Don’t let fear of failure be the reason that you don’t try new things. If you fail, so what? At least you tried and you can keep trying until you succeed. It’s really easy to criticize ourselves and others but it’s a lot harder to follow through and be able to hold your head up and face criticism and embarrassment. You may not like to be embarrassed but it will make you stronger and more educated of what not to do the next time. Let failure be your teacher so that when you do succeed you can move on to a new challenge.
5. Take Baby Steps.
It’s smart to do things a little at a time and work your way into bigger things. It’s kind of like when you are learning a sport. You can’t be a mega star athlete until you’ve mastered the skills to get there. Think of any project as something that has steps. Put one foot in front of the other until you get past the doors that are shut.
6. Hang out with Risk Takers
If you want to hang out with folks who only talk about success, all you’ll get is conversations but if you really want to up your game, get to know the people who are the movers and shakers and learn from them. Emulate their moves. Have them take you under their wing. If you can’t do that, find ways to volunteer in programs that elevate your level of growth.
7. Be Honest with Yourself When You Are Trying to Make Excuses.
If you tell yourself that you don’t have time to do something, at least be honest with yourself that you are either afraid of doing the task, or you just don’t want to do it. Either way, you make excuses for why you aren’t doing a project. Learn to be specific as to why you don’t want to do something.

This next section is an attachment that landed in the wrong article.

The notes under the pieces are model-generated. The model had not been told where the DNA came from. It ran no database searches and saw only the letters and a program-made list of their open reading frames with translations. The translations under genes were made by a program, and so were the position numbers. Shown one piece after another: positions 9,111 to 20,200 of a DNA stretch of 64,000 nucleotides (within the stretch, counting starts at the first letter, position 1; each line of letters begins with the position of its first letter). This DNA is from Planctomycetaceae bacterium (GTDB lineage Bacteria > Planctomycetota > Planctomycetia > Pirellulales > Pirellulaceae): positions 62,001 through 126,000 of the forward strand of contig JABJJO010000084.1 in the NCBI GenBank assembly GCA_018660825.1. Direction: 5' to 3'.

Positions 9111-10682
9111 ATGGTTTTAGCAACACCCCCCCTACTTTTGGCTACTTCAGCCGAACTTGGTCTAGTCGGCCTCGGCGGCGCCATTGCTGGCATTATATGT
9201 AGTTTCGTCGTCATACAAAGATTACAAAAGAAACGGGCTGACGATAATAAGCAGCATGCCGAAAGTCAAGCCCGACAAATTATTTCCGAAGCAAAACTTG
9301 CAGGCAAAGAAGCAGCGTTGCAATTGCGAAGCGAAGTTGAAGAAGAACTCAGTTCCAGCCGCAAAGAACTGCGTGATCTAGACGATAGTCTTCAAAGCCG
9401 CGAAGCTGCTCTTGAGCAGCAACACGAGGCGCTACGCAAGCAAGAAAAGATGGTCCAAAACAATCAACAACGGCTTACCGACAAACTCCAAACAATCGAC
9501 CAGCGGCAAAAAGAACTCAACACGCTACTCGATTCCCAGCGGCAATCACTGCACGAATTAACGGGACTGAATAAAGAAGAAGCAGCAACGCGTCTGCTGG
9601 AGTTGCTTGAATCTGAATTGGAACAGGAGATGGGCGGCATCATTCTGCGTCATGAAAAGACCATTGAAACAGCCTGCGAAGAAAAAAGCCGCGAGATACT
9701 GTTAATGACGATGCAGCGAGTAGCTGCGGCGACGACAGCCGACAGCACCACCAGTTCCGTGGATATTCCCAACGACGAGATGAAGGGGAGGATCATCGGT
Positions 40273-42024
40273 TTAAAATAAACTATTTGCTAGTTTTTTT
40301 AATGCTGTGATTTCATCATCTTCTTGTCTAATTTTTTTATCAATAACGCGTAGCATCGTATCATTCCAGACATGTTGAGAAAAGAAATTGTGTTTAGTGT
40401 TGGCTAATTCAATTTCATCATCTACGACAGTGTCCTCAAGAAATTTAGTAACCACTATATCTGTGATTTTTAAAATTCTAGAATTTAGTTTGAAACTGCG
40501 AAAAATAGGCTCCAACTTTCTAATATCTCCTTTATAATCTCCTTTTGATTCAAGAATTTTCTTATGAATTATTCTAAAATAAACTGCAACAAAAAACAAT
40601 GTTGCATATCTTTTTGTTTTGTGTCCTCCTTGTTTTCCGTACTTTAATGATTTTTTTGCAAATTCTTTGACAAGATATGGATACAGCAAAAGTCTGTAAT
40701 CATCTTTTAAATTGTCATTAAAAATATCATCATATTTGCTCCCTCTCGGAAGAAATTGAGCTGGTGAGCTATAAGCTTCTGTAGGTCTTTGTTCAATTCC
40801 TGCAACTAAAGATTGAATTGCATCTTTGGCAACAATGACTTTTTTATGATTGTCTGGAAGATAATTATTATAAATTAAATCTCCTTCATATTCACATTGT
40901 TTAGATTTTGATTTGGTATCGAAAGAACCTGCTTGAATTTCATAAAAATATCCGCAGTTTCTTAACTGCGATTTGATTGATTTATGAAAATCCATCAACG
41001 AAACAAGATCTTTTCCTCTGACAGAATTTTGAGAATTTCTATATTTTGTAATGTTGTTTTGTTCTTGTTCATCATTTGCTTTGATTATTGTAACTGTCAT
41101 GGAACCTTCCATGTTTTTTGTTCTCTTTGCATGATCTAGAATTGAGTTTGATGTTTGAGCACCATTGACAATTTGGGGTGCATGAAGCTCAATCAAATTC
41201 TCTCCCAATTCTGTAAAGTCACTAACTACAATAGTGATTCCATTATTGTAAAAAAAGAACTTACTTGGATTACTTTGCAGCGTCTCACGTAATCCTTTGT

8. Identify How Stepping out Will Benefit You
In doing various projects, what’s in it for you? Learn to identify how certain projects and tasks will help you in the long run.
9. Don’t Take Yourself Too Seriously
If you screw up, so what? Learn to shake it off and roll with the punches. Life is too short to get yourself worked up.
I don’t know anything about what’s going on in your lives. What I do know is that some of you are facing some of the most difficult challenges that you’ve ever faced. You aren’t alone. Some of you are on the front lines of this pandemic and are having to fight every day to keep people calm and as healthy as possible. There are so many people right now dealing with anxiety and depression along with other mental and physical illnesses. I hear you. I know that getting out of bed can be just as tedious as trying something new but the flipside is that if a person doesn’t try new things, then how does that person know what they can achieve? Some of you may not want to do anything new. That’s your call. But for those who are tired of the same old routine in your lives, I hope that you are willing to try new things. It could be something as simple as trying a new exercise routine or reading a book if you haven’t read in a while. It could be doing something with your family or even taking a walk somewhere you don’t usually go. Find something that makes you want to elevate your growth with. We grow best when we allow ourselves the opportunity to let new things in. Every day is a gift. Use it wisely.